Scroll.in, 30 October 2015
The organisers of this weekend's Jeevika Asia Livelihood Documentary Festival sent 35 documentary films to the Ministry of Information and Broadcast to effectively get permission for screenings. They got back 34 permissions. The one that has been left behind is Caste on the Menu Card, a 21-minute film that uses beef-eating practices in Mumbai to examine the way food and caste are intricately linked.
The Indian Express reported on Friday that the Centre for Civil Society, which organises the film festival, was told that the movie would not be given an exemption for it to be screened because of the "current political situation over the beef ban issue." The I&B Ministry however told the Expressthat it had simply not been provided with adequate information about the film.
Films screened at festivals like this usually are given an exemption from certification by the ministry, which allows them to be screened in public. According to Manoj Mathew, the festival director, this is the first time they have been faced with a situation where a film recommended by their jury has not been given this exemption. Every single one of the other films sent to the ministry was given permission. Mathew said they have approached the ministry to take a relook at the documentary.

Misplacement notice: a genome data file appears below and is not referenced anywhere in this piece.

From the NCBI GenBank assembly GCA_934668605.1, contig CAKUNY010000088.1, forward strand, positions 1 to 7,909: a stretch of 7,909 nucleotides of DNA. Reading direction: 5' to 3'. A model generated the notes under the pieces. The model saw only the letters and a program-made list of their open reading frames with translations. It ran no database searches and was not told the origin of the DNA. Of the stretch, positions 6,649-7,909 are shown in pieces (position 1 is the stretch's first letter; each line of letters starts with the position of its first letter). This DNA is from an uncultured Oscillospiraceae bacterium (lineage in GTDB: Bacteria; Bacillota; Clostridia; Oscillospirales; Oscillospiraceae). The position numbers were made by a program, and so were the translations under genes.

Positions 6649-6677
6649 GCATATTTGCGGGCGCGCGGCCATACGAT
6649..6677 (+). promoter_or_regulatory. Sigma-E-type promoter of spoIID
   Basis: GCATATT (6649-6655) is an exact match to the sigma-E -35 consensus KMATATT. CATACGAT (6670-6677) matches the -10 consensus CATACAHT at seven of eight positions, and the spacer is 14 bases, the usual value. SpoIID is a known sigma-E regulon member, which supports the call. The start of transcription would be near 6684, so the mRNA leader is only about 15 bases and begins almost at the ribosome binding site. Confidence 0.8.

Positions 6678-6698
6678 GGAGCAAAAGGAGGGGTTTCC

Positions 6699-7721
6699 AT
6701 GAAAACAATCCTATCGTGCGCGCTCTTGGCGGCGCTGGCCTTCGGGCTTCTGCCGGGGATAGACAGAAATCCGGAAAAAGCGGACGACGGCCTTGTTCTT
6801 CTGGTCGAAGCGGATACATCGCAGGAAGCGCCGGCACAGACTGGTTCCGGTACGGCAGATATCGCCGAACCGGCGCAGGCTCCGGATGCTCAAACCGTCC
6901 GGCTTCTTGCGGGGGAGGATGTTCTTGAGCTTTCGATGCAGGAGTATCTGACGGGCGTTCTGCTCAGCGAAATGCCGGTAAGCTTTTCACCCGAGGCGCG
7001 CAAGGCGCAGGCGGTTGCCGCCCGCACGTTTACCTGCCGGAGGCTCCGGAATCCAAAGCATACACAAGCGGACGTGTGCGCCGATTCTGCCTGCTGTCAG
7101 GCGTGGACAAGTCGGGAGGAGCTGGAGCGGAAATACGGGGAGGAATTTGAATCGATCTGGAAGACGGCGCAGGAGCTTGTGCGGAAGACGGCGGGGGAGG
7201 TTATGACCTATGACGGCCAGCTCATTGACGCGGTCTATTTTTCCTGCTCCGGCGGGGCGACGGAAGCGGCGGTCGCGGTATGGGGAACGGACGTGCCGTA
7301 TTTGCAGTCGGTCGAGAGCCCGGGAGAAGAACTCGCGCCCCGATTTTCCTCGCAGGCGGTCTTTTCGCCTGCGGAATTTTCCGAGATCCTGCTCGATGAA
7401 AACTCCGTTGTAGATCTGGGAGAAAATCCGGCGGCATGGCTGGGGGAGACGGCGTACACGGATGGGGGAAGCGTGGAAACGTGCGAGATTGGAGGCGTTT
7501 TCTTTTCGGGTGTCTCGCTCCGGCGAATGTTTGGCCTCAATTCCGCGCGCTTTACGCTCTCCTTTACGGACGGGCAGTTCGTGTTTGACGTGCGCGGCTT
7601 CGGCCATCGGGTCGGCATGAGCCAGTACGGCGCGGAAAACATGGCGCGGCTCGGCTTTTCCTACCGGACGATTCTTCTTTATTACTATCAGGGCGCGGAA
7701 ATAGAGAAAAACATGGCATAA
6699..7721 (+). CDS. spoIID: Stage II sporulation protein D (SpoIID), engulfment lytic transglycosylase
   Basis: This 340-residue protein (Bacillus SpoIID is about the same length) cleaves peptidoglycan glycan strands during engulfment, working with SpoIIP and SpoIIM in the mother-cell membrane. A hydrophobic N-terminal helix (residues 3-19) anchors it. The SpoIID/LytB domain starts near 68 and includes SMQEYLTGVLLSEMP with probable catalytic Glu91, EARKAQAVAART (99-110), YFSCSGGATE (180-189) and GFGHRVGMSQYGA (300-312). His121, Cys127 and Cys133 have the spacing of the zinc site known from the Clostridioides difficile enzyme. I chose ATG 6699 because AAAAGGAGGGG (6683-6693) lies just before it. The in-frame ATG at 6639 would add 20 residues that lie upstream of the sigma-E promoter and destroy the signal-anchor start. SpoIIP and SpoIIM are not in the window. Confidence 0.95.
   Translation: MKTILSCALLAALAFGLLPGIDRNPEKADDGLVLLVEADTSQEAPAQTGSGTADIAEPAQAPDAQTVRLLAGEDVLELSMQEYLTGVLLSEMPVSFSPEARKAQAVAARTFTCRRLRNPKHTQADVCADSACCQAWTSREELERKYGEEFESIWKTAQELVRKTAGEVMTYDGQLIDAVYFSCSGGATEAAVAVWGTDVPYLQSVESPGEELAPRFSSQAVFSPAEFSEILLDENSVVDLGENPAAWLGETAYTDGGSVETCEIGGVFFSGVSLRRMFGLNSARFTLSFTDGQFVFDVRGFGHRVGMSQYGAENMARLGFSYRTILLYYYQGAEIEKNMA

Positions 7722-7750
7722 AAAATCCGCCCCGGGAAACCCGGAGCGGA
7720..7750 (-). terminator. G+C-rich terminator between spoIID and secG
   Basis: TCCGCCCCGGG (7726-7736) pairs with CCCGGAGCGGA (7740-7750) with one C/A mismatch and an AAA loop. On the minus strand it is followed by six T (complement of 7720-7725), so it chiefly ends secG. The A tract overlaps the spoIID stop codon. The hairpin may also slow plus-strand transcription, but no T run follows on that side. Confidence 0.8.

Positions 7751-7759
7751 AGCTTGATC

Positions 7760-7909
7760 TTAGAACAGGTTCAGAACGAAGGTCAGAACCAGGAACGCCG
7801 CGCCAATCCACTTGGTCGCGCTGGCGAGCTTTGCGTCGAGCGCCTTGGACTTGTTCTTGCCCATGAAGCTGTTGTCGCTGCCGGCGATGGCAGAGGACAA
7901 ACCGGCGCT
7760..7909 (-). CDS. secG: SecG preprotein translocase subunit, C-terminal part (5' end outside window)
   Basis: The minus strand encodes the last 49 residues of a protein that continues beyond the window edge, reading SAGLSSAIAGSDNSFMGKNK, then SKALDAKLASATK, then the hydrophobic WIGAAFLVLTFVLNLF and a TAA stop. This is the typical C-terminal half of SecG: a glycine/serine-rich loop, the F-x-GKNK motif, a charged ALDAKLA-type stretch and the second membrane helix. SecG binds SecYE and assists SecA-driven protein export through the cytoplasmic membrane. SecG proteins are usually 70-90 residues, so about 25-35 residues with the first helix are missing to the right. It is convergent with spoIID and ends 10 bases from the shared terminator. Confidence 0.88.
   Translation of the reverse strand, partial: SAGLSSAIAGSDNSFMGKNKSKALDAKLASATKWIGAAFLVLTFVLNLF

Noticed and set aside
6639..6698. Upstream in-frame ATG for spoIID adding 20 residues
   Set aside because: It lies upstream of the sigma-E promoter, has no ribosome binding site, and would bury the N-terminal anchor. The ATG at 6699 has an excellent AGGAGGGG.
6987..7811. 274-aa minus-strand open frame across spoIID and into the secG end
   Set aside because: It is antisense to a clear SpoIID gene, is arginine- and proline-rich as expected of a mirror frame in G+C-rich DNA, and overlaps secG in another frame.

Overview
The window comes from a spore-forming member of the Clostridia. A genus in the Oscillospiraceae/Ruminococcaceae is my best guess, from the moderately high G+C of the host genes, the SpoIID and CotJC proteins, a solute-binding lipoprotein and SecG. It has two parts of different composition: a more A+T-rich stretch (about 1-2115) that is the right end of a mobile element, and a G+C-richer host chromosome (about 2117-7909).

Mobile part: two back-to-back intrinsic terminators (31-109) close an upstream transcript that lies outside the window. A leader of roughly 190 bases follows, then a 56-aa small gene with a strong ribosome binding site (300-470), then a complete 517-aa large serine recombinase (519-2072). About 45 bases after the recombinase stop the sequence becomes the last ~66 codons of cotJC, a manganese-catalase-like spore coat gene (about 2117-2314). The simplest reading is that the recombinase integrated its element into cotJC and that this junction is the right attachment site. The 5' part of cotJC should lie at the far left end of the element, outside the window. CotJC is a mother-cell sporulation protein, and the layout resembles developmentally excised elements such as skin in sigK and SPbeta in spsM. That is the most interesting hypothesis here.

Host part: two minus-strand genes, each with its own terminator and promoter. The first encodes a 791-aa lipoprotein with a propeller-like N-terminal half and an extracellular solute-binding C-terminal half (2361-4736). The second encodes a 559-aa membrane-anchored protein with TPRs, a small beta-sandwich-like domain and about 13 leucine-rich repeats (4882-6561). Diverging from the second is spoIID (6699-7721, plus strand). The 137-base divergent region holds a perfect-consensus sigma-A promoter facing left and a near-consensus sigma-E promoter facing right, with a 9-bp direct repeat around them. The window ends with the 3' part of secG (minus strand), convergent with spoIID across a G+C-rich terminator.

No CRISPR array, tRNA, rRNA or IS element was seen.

The film was made by students of the School of Media and Cultural Studies at the Tata Institute of Social Sciences. "It attempts to portray the prevalence of caste differentiations as seen in the food choices of people in the city, and touches upon concerns related to livelihood, social inclusion and human rights," the film's synopsis reads. "By tracing the mythological and historical roots of the meat-eating culture in our country, the film discusses the hierarchy maintained by Brahminical preferences and its intended subversions."
Read the story on scroll website.